We note that there is some debate about the meaning and utility of the term ‘frequent attender’ [8, 11, 13, 18, 22]. We hope that clearly defining frequent attenders in our context below will remove the terminological ambiguities and address any potential sensitivities.

Methods

Study design

The project used a pre-post single cohort design. We obtained administrative data from the local CCG for all ED attendances at all local hospitals in the CCG footprint for a 6 months period from May to October 2014. We also obtained from the CCG the routine AVS service data for its initial 3 months of operation, the period from August to October 2014.

Setting

The study was conducted in an area serviced by an NHS Clinical Commissioning Group (CCG) in the North West of England. The NHS is a tax funded health service in the UK which is free at the point of use for all citizens and residents of the UK. Health service governance, service commissioning and planning is devolved to the four home nations and diverges significantly across the four constituent parts of the UK, England, Wales, Scotland and Northern Ireland. The commissioning group in our study had a footprint of 37 GP practices at time of evaluation. Duty doctors could refer to three hospitals with emergency departments. The registered patient population of the study site was 197,000. GP practices were recruited by the CCG. There was no additional payment incentive for GPs if they participated. GP practices were self-selecting, and all GP practices in the CCG volunteered to take part in this pilot. There was no information available on the reasons why GPs would take part. All relevant processes and technology were already part of routine GP practices and hence training was not deemed necessary.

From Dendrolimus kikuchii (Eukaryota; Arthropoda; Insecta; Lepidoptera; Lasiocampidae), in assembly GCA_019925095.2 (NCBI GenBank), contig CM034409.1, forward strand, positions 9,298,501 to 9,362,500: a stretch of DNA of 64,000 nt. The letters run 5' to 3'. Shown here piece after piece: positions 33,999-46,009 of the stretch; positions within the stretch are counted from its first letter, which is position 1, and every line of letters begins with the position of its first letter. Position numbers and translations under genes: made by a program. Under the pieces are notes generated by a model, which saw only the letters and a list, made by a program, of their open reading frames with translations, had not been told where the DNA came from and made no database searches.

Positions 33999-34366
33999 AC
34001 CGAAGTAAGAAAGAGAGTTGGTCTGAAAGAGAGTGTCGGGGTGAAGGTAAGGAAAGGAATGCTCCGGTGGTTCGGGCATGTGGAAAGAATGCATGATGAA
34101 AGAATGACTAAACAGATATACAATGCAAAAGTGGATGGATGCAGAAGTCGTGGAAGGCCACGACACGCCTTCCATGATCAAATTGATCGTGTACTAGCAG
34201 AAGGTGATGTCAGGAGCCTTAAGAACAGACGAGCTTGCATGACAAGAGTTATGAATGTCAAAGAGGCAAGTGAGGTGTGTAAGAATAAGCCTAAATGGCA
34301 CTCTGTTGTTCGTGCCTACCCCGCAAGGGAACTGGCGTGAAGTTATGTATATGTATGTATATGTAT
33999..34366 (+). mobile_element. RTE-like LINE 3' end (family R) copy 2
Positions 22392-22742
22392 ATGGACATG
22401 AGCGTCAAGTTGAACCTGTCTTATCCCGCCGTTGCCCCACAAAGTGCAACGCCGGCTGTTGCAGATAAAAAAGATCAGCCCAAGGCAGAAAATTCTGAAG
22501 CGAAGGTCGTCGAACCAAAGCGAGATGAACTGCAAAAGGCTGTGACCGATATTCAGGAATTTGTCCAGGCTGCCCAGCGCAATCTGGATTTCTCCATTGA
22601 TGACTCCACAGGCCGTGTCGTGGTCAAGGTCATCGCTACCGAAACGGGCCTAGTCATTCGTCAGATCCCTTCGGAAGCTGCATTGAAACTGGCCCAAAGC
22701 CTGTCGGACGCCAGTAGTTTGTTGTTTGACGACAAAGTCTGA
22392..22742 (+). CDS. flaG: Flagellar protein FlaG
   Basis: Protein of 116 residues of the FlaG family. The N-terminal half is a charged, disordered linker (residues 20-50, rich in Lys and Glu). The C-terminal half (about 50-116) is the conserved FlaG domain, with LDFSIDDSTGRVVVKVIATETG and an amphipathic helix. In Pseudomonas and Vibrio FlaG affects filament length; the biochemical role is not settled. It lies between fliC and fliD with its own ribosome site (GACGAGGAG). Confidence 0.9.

Service Specification

AVS are based on single triage and referral systems with the GP practice acting as gatekeepers. When the GP practice receives a call from a patient they are offered a GP appointment. If the patient indicates that they have urgent care needs the receptionist logs the call for potential referral to AVS or home visit. The GP then assesses the need of the patient and makes a referral to AVS if appropriate. AVS duty doctors are then supposed to conduct a home visit within a specific time, most commonly within 60 to 120 min from time of referral. During the home visit, the duty doctor takes (electronic) notes for follow up medical care, logs the time of the visit and indicates whether the visit has prevented attendance at an ED department. Where necessary, admission to hospital is initiated.